But in focusing so much on the plantation, the film misses the Great Pine woods, as free space symbolically and literally.

Further, she notes, McQueen’s film omits Celeste, a slave who lived for months in the Great Pine woods and instead focuses on the awful abuse dealt to Patsy:

Patsy is seen with her back flayed and her skin lacerated in a horrible scene depicting the degradation of the black female body. Northup may leave the plantation in the end, but there is no chance of any positive outcome for her. Rather the gratuitous display of the black woman’s raped and flayed body is chosen to represent the horror of slavery. The film’s overwhelming graphic presentation of these scenes – minus the other resistance stories – presents largely complicit black women, singing and picking cotton or cowering in fear.

Davies pinpoints what I think is a central problem when it comes to McQueen’s work, both here and in Hunger: the display of bodies undergoing violence as the means of representing a political resistance, in large part by soliciting a sense of horror, and, in what seems an increasingly important term for McQueen’s work, shame. It is not that his films are not moving and powerful, but that they use narrative and film conventions that limit their ability to engage with their social, political, and historical contexts.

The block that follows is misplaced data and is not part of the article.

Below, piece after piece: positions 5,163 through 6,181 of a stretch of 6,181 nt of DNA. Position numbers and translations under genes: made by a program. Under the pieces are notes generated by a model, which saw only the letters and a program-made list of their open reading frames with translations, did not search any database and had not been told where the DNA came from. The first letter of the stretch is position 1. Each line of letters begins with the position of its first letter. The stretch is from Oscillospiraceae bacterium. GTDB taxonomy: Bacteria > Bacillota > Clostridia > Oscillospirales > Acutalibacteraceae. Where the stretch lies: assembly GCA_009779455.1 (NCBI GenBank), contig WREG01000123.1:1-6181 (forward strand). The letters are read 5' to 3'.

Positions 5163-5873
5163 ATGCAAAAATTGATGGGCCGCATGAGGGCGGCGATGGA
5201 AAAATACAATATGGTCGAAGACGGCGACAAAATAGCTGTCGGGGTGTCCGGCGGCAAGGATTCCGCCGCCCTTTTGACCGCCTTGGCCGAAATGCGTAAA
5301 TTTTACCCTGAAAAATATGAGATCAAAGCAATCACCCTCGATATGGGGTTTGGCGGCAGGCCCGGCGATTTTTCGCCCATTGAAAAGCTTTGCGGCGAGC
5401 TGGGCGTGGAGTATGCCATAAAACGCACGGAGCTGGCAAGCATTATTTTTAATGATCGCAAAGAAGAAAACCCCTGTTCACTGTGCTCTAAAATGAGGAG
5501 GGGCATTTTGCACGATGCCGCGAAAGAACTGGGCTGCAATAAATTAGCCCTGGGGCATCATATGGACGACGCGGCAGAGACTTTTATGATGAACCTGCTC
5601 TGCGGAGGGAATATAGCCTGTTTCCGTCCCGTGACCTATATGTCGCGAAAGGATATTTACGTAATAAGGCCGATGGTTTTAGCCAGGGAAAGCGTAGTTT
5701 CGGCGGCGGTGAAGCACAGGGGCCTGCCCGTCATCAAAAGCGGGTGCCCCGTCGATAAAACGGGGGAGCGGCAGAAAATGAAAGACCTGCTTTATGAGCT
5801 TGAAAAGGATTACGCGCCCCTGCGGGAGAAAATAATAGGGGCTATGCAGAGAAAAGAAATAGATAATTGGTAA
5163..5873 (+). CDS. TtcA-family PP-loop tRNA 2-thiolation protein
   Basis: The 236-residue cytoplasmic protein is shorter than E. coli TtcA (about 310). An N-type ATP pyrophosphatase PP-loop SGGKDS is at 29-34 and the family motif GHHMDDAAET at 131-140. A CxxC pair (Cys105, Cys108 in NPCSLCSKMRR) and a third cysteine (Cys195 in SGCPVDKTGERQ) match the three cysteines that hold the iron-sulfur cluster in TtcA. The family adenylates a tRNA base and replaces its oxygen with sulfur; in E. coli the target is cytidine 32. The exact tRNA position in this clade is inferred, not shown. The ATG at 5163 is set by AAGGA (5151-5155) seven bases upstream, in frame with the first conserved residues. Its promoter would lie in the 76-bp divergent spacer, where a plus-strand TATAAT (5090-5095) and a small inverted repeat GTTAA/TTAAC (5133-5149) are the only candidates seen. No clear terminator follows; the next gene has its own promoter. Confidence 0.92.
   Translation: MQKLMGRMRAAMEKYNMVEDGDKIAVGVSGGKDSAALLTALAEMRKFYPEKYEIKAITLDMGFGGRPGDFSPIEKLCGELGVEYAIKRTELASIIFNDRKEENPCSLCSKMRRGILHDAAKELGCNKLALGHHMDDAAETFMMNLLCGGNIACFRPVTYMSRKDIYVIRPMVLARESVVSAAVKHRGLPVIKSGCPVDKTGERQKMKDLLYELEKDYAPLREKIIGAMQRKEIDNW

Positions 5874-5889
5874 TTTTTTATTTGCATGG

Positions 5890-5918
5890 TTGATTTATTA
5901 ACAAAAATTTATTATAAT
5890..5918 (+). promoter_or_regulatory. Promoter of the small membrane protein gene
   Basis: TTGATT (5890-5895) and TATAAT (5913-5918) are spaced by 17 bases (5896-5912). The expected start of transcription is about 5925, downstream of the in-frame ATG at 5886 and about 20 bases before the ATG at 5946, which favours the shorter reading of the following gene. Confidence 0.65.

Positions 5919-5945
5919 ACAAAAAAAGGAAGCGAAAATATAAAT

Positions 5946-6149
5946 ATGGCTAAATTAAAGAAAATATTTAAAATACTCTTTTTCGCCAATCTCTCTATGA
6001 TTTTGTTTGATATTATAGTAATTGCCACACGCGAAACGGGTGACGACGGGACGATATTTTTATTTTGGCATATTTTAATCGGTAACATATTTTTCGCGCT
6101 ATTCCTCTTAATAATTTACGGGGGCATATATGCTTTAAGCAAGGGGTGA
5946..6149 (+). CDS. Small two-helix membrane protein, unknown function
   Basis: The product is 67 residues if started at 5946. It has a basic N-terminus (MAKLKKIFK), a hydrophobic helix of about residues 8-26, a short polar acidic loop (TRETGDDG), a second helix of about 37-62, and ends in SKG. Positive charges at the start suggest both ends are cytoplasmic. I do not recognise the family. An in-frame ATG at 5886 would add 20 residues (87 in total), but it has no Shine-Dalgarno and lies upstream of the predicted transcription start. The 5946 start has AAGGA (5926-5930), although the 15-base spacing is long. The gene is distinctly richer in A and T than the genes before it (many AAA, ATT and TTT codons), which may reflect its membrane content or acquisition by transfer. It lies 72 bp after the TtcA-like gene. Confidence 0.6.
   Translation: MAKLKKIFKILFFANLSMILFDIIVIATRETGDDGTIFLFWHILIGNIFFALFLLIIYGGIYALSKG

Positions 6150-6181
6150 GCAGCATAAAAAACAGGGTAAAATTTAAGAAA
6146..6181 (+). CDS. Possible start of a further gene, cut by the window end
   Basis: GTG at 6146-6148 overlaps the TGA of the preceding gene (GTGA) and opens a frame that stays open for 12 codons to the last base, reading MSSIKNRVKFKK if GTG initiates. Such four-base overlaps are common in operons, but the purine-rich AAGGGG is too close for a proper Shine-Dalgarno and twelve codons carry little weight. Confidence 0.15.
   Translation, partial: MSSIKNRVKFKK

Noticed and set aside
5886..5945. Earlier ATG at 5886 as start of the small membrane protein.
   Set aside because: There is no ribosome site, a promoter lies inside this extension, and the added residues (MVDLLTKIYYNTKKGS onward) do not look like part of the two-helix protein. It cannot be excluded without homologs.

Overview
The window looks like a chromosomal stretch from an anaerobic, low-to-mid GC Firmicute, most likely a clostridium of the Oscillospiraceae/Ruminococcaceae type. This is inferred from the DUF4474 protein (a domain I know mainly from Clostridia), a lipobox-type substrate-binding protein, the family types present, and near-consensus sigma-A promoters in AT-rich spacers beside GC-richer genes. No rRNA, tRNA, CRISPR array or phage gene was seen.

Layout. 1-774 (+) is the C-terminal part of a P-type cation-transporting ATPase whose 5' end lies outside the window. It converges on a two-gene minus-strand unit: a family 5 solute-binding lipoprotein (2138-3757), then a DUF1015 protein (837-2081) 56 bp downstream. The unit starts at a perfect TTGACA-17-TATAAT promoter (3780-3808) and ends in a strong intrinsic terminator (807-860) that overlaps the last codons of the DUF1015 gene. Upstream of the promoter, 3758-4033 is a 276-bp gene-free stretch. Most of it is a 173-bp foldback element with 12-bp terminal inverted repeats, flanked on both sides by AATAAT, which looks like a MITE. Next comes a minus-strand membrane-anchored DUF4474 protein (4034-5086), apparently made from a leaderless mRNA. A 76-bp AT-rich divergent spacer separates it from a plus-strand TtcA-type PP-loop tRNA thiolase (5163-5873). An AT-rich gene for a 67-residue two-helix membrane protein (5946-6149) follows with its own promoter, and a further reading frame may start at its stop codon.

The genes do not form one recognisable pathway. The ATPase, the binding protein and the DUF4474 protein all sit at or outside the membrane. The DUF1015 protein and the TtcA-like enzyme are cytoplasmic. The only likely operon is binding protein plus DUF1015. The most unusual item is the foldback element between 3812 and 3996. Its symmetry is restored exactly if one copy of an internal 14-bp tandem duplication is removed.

Perhaps chief among these are the conventions of art cinema: it’s important that Northup is not an action hero for McQueen to achieve the affects he desires. One drawn out sequence in which Northup almost dies as a result of an arrested lynching highlights the degree to which McQueen wishes us to experience the injustices of slavery through a character’s inability to act or control his life. The film thus seems to me, in retrospect, as a series of sequences in which Northup experiences slavery’s dehumanizing attempts to exert total control over a person. The one exception–when he beats an overseer–generate such dire consequences that its inclusion emphasizes the same point, that such catharses are useless given the realities of slavery, and, most especially, for a film that means to engage with those realities.